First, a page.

The top trends in website design are always changing. As in the fashion world, what is popular in web design today will be considered passé tomorrow. Likewise, what is passé today may cycle back through and become the latest craze tomorrow.

The thing that comes to mind for me is the navigation bar or in plain English, the section of the web page that lists the links to the other pages in the site. In the early days of the Internet, most websites had a column, of site navigation, that ran down the left-hand side of the page. Everyone knew to look there, so it worked.

As things changed over the years and Search Engine Optimization (SEO) issues cropped up with that type of layout, most sites moved to a navigation bar that runs across the top of the page, somewhere. Today, many of those SEO issues have been resolved and sites are starting to use the left column navigation again, in an effort to stand out from the crowd. Like I said… cycles.

While it is not necessary or even reasonable for most people to change their website design on a frequent basis, the age of your site is something to think about. Let me ask you to take a minute and try to think how long it has been since your website design was last updated. If you can’t remember or you have to look it up, there is a good chance it is time to consider refreshing your design. This does not include content changes on the site like adding new posts or updating the site’s text and images. What I am talking about here is the overall style, appearance and layout of your site.

6 reasons to consider updating your site’s design.

This list is by no means comprehensive, but it does offer some of the most common reasons that you might want to update your site’s design.

1) Outdated Style

While this may not be the most important of the group, it is often the most overlooked. With site design being very trendy, you can sometimes be holding onto a design that looks very dated and this can reflect on the way people view your company. I see this a lot, with more established companies who built a web presence many years ago because someone told them everyone should have a site for business.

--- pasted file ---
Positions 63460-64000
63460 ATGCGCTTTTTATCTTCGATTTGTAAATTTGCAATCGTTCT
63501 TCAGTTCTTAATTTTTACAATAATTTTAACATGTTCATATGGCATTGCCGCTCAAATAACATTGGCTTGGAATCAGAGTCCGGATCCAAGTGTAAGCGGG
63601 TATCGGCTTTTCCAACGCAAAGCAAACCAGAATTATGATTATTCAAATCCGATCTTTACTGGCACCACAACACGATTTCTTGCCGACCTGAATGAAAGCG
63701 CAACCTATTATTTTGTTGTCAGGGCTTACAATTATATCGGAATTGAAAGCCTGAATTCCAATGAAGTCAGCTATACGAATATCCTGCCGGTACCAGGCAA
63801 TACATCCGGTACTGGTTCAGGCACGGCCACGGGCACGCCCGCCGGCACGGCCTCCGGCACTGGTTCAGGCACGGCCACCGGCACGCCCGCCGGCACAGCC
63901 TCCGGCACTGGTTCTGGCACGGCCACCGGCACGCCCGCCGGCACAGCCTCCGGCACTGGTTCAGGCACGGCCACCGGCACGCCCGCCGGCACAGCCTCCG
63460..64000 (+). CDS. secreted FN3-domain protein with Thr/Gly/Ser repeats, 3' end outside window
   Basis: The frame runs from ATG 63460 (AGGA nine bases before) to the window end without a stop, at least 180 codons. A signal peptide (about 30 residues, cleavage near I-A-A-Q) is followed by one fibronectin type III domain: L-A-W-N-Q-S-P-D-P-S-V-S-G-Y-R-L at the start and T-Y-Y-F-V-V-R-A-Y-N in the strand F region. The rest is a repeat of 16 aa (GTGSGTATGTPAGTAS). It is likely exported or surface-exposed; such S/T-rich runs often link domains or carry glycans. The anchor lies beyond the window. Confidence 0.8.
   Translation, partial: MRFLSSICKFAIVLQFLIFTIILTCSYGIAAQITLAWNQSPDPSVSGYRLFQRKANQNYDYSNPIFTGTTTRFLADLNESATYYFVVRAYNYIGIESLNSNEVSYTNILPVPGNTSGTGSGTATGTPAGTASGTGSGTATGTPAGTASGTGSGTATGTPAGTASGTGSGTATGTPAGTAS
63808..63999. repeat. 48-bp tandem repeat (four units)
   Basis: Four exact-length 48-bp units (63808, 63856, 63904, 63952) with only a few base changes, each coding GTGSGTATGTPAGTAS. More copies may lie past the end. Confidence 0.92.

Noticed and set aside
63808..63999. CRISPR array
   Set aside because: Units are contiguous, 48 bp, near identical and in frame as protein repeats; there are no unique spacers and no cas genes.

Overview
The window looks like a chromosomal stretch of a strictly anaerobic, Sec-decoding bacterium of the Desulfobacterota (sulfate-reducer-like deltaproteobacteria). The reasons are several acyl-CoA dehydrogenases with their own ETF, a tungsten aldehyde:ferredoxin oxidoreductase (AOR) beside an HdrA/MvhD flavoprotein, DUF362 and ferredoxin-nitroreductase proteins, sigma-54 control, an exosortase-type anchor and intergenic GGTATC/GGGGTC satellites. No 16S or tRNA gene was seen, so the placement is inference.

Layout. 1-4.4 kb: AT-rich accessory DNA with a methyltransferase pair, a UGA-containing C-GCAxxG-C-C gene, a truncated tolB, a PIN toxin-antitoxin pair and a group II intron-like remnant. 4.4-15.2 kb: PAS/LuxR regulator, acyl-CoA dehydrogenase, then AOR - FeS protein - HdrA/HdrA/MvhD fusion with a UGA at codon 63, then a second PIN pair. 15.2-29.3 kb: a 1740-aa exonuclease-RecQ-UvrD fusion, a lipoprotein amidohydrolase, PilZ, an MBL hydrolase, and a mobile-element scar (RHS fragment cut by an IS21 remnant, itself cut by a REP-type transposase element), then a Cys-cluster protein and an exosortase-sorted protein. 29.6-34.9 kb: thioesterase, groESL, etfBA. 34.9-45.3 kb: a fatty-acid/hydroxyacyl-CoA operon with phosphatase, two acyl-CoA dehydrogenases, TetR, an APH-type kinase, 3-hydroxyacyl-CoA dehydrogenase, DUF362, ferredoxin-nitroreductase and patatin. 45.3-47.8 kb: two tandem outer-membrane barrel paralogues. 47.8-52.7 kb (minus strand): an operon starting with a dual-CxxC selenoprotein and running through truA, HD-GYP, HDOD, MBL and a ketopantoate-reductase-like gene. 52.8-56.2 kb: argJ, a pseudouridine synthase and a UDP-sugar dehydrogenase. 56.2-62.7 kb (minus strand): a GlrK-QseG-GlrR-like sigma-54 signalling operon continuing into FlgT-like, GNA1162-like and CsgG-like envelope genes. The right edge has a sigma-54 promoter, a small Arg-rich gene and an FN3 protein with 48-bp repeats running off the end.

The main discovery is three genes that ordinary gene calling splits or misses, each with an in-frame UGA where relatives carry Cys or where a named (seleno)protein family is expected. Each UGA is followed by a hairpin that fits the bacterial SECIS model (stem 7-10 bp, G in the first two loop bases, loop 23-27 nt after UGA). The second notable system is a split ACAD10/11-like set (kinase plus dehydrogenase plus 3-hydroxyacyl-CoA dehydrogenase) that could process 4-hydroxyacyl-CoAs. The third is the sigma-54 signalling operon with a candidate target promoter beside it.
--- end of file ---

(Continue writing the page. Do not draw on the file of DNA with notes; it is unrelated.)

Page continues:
The problem comes when they think of it as a “set it and forget it” asset.

Ten years ago, people viewed websites in a different way. Today’s users see the website as an extension of your company and your sales force. If it looks old fashioned, they think of the company as old fashioned. Statistics say that the average lifespan of a website, these days, is 3-5 years. That is going to fluctuate depending on the site, how well it has been maintained and the company or product involved.

Whether your site is new or old, you should regularly review its design to see if it still reflects well on your company, organization, or brand.

2) Out of Date Best Design Practices

There have been so many changes in the best practices for website design in the last several years, that it is hard to count them. Many of these changes not only tend make your site look dated, but some of them are security risks and many of them will affect your site’s ranking in the search engines. Here are just a few of the more common or serious issues we see.

Not Mobile Friendly

These days, a website that is not mobile-friendly (displays well on a mobile phone or tablet) is a serious problem. If your site is not mobile friendly, it is definitely time to update your design.  With so many mobile devices out there and a large percentage of site visitors using them to access your site, it just makes sense to have a site that works well on a mobile phone or tablet.

However, it goes beyond that. Google has made a change to its algorithm that will cause your site to rank lower in search engine results pages (SERP), if it is not mobile friendly. This one is a big reason to update your design. A mobile friendly site will make your visitors and Google happier.

Slow to Load

In the early day of the Internet, everyone connected through a dial-up modem. If you are too young to remember that awful screeching sound made during the connection process, let me just say, it was not pretty. Dial-up connections were slow! What takes me a fraction of a second to download now, took several MINUTES back then.